Fortunately the desert cockroach is not venomous; unfortunately there are several other bugs, like the sun spiders and scorpions that do bite. Black windows thrive in the high desert and can be found in corners of your house, in your garage or in your garden or under rocks. 

Miscellaneous Expense of the Desert

Finally, a minor expense that can add up is hair and body products. The dry climate can cause flaking dry skin. Lotion is often not enough and in summer and winter pure skin oil is needed. These conditions can also cause severe cracking in the feet making it necessary to purchase more products. Cracks in the feet are so severe that they can actually bleed and become infected. Wind and dust make it necessary to shampoo more often; the arid climate causes the scalp to be dry and flakey. It is not possible to go a day, any time of year, without eye drops.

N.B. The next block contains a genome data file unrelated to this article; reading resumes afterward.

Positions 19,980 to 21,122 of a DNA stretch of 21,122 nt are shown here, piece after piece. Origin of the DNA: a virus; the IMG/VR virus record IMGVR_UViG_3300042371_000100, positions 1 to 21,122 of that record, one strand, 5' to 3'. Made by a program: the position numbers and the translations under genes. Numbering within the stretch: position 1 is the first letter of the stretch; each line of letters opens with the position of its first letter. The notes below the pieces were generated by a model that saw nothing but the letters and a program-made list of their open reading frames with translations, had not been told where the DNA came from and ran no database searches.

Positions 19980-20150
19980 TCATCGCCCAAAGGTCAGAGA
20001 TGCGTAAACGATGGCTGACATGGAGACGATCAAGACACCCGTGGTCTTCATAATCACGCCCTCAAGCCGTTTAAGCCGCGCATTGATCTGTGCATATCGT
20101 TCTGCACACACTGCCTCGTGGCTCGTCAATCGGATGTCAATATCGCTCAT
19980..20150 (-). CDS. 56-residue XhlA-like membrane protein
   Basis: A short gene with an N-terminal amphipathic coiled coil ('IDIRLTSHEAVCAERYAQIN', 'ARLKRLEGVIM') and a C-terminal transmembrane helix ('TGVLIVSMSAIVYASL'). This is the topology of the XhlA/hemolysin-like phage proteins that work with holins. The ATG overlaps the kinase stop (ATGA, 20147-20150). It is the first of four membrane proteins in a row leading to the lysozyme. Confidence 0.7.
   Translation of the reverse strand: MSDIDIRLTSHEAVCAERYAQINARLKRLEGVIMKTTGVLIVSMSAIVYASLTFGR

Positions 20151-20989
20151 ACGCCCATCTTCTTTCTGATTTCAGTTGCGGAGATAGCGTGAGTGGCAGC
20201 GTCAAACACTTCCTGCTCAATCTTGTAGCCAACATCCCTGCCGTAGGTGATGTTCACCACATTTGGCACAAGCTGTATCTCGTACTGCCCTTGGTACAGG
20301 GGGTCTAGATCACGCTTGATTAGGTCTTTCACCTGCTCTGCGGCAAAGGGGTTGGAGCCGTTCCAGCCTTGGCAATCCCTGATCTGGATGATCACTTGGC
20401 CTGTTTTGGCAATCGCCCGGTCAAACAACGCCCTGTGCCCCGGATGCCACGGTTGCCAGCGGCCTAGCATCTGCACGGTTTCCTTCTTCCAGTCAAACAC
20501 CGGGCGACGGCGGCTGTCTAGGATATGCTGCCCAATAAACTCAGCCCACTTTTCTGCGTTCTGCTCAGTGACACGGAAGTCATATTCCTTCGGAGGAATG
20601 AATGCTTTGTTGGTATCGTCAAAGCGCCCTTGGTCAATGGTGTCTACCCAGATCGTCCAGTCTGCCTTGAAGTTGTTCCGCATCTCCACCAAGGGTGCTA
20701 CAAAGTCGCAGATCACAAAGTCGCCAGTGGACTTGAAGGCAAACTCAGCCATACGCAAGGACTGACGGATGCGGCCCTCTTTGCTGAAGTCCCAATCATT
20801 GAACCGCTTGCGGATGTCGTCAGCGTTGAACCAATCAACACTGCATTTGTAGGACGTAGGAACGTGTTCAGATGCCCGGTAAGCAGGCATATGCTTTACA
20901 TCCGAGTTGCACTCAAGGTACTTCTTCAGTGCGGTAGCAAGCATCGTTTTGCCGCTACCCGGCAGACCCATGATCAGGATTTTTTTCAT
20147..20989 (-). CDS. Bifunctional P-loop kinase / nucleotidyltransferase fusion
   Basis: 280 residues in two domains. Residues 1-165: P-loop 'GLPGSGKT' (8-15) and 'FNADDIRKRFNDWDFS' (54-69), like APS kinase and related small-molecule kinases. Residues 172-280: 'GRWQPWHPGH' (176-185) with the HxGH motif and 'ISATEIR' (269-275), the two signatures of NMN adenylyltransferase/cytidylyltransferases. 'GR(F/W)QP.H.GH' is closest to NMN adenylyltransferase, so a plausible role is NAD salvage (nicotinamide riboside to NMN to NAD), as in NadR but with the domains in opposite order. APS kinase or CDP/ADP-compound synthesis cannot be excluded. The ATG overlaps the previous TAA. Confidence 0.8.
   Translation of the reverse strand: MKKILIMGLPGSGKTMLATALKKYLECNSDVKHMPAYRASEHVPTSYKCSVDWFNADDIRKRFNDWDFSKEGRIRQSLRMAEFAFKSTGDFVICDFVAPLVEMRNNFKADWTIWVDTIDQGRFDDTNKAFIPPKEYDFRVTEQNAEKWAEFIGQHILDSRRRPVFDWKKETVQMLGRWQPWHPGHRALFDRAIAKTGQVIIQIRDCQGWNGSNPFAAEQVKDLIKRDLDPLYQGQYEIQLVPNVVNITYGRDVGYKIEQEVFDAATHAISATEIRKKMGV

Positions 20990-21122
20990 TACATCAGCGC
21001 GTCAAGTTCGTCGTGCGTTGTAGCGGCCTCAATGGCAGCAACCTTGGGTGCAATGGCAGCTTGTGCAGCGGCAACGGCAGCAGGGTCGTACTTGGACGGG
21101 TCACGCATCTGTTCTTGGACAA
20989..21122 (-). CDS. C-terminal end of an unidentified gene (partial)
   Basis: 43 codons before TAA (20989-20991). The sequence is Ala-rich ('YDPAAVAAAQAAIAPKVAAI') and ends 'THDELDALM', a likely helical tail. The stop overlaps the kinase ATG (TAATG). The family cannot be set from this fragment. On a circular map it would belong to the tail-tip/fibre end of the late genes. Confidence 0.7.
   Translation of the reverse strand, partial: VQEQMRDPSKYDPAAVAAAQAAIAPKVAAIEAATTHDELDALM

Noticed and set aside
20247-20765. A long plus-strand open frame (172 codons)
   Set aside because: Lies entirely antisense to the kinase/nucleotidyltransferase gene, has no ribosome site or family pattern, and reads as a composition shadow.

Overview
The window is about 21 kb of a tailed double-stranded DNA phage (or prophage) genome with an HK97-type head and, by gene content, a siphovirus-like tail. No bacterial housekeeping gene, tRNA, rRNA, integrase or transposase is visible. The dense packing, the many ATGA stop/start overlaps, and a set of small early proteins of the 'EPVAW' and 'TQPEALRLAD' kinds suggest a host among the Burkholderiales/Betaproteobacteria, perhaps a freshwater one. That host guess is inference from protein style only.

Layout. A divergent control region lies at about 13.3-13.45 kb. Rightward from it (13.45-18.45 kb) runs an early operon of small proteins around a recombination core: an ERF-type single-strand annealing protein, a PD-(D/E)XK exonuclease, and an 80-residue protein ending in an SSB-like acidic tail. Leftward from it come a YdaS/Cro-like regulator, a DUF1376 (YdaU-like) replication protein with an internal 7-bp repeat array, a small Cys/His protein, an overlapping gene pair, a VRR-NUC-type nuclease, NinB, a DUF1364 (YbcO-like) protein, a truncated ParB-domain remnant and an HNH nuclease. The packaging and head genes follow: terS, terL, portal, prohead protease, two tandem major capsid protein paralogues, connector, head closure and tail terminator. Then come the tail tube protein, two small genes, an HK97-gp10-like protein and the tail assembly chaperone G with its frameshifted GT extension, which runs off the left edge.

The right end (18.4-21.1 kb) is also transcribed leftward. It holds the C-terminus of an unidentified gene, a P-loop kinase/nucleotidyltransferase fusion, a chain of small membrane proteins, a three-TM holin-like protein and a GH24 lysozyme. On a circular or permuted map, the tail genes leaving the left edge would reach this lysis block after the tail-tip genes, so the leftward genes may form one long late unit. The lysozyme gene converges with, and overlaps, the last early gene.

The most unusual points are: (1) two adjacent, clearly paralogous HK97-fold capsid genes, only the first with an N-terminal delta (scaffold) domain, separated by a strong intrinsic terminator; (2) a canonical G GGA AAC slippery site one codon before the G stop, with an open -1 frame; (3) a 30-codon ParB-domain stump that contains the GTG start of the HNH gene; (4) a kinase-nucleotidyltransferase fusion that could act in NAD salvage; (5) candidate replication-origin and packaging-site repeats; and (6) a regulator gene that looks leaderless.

In summation the desert life may appear to be less expensive, though compensating for the conditions can cost time, attention, comfort, health and money.

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Allergens: Dust is alive and well in the high desert and one day of not wiping down surfaces will create a thick layer. In the spring and the windy fall everyone needs some kind of allergy medicine.

Fire Danger

 In the high desert there are invasive weeds that thrive and grow to heights up to ten feet. These invasives push out natives. They become eminent fire hazard when they dry out and the heavy winds intensify this possibility and ensure that the invasive reseed. Cal Fire and Environmental Organizations work hard to pull these weeds but public interest is low. This is intensified and exacerbated inevitable wildfires in the surrounding mountains.

If the extreme beauty of the desert somehow outweighs the perils mentioned above, I have only to say good luck and mercy on your soul.

 

Updated: 05/03/2016, rabbitagent99